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Two bulls beginning a match in Ishikawa, Okinawa

T?gy? () also known as ushi-zumo or Bull sumo, is a spectator sport native to the Ryukyu Islands of Japan (Okinawa Prefecture and the Amami Islands of Kagoshima Prefecture). It is also held in other regions of Japan, such as Iwate Prefecture, Niigata Prefecture, Shimane Prefecture, and Ehime Prefecture. Although sometimes known to Westerners as "Okinawan bullfighting", it is drastically different from the Spanish or Portuguese style of bullfighting where the matches are between a bull and a human, with blood being spilt. T?gy? has more in common with northern Portugal's sport of chegas and the Swiss sport of cow fighting.

During matches, the bulls lock horns and attempt to force each other to give up ground. Each bull has a coach who helps to keep the bulls locked in conflict and encourages their bull to win. The match is over when one of the bulls tires and withdraws, losing the match. The coaches take great care to prevent the bulls from harming each other and the fight is immediately over if one of them accidentally gores the other.[1]

History

The sport started at least as early as the 17th century, with farmers pitting bulls against each other as a fun sport.[2] Although the exact year in which t?gy? was started is not known, the second half of the Meiji period is when it began to get popular throughout Okinawa.[3] In 1907, t?gy? became popular enough in the cities of Itoman, Gushikawa, Katsuren and Yonagusuku to start receiving coverage in local newspapers. During the Sh?wa period, prior to the outbreak of World War II, t?gy? reached new heights of popularity. So great was its popularity that a village is said to have banned it because the villagers spent too much time enjoying the fights, instead of working in the fields.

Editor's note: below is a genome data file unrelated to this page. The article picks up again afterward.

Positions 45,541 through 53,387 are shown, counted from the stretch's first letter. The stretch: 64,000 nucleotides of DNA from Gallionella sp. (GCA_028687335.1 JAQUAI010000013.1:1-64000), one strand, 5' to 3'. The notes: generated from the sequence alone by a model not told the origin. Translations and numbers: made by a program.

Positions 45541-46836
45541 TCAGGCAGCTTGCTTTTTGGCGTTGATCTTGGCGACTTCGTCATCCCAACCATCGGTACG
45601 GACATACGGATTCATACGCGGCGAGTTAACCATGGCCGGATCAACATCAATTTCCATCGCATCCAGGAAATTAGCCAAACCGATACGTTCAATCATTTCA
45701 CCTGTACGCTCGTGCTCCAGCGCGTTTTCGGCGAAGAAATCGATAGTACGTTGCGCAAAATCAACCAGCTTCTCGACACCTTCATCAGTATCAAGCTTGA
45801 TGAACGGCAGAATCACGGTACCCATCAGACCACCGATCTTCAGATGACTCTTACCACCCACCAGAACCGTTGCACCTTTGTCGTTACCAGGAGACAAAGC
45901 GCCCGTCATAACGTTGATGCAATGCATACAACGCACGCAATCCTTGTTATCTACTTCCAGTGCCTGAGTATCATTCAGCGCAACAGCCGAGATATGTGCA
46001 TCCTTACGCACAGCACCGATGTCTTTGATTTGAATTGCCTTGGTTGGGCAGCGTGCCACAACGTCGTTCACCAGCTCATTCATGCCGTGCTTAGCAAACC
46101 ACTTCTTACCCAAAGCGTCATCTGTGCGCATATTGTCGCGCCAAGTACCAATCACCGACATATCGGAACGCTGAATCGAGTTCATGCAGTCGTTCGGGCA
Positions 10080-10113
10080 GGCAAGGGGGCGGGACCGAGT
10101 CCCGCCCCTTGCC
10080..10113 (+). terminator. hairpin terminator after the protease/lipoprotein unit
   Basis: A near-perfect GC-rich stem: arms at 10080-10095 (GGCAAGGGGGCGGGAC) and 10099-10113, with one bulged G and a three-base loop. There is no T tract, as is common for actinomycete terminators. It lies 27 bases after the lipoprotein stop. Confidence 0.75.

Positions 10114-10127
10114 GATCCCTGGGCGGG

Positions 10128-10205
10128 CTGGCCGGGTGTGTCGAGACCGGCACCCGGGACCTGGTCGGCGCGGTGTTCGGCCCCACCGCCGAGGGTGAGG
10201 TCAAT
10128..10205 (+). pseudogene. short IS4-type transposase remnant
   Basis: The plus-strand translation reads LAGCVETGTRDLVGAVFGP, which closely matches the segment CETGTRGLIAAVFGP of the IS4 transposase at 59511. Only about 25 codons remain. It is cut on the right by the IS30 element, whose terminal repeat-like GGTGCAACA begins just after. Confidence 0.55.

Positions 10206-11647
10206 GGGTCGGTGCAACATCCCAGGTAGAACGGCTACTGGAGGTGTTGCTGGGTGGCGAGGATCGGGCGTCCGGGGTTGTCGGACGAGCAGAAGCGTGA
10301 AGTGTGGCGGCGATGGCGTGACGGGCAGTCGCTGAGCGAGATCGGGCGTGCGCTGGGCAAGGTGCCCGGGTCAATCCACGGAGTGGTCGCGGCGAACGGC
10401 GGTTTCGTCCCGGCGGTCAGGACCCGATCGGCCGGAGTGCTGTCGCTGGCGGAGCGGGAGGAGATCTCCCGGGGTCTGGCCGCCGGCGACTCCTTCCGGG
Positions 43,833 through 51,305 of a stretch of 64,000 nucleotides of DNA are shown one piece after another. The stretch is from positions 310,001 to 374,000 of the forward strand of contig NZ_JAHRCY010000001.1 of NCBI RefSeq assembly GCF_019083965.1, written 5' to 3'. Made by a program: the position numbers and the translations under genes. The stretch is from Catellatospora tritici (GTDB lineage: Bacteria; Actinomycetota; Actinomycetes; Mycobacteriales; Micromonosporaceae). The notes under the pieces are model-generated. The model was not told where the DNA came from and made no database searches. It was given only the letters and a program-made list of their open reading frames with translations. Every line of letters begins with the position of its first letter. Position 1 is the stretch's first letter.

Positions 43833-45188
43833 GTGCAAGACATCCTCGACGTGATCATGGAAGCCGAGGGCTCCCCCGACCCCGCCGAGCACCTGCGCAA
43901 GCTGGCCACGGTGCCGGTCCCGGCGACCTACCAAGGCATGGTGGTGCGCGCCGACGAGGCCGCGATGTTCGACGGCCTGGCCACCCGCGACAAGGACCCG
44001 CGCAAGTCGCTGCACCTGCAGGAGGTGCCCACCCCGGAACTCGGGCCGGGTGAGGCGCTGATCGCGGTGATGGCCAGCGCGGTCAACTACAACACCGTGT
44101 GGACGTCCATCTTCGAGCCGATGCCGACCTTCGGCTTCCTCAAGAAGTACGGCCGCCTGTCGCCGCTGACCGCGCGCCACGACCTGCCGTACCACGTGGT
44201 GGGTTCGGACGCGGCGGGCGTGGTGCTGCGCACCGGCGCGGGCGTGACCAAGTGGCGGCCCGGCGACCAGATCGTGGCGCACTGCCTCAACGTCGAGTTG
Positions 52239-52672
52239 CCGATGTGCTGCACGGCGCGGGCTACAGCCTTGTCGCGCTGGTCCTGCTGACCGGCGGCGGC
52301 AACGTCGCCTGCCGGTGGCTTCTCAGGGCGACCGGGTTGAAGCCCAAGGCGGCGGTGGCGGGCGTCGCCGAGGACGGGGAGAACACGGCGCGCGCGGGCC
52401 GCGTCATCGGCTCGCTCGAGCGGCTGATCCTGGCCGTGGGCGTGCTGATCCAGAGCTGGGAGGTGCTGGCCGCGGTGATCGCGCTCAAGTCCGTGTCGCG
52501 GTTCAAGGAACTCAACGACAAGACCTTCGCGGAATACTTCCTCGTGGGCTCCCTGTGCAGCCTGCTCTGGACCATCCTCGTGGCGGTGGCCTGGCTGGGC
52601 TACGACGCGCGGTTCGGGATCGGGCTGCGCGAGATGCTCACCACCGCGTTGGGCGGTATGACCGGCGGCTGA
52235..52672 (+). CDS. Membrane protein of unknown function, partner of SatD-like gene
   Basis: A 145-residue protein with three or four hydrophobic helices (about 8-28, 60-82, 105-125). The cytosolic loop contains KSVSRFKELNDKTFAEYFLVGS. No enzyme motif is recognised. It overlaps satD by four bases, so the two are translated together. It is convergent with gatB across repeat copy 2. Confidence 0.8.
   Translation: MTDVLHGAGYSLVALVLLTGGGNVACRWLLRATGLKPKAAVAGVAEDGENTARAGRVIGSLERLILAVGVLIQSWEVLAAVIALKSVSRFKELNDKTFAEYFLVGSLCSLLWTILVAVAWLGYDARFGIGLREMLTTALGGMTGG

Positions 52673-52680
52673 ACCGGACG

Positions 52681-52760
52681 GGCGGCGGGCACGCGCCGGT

During the Ryukyu Islands campaign of World War II, the fights ceased, as the Ryukyu Islands became a war zone. Only a few months after the war's end on August 14, 1945, the fights began again.

Between 1950 and 1960, rules became codified and conferences became formed in order to organize the events. In 1965, popularity peaked, with one event bringing in 10,000 spectators.

The sport is deeply ingrained in the local culture of the Ryukyu island of Tokunoshima, where bullfights are major cultural events and bull owners use their bulls as markers of social status. Because of the importance of t?gyu in Tokunoshima, the island's mascot and much local iconography is a t?gyu bull.

Ranking

Just as in sumo, bulls are ranked by their ability, with the top position in both sports being known as yokozuna. Similarities continue down the ranking chain as t?gy? has mirrored sumo's ranking terms. Unlike in sumo, there are weight classes and thus lighter bulls are not expected to compete against the heavier ones.

See also

References

  1. ^ "Archived copy". Archived from the original on 2007-06-29. Retrieved .CS1 maint: archived copy as title (link) Hlavac, Tyler "Lockin' horns" USMC Public Affairs Office, 2007.
  2. ^ Okinawa: The Southern Gateway, 3rd edition, 1988. pp.188-120
  3. ^ http://www2u.biglobe.ne.jp/~office21/history.html&prev=/language_tools[permanent dead link] Big Globe's T?gyu history page(In Japanese)

External links


  This article uses material from the Wikipedia page available here. It is released under the Creative Commons Attribution-Share-Alike License 3.0.

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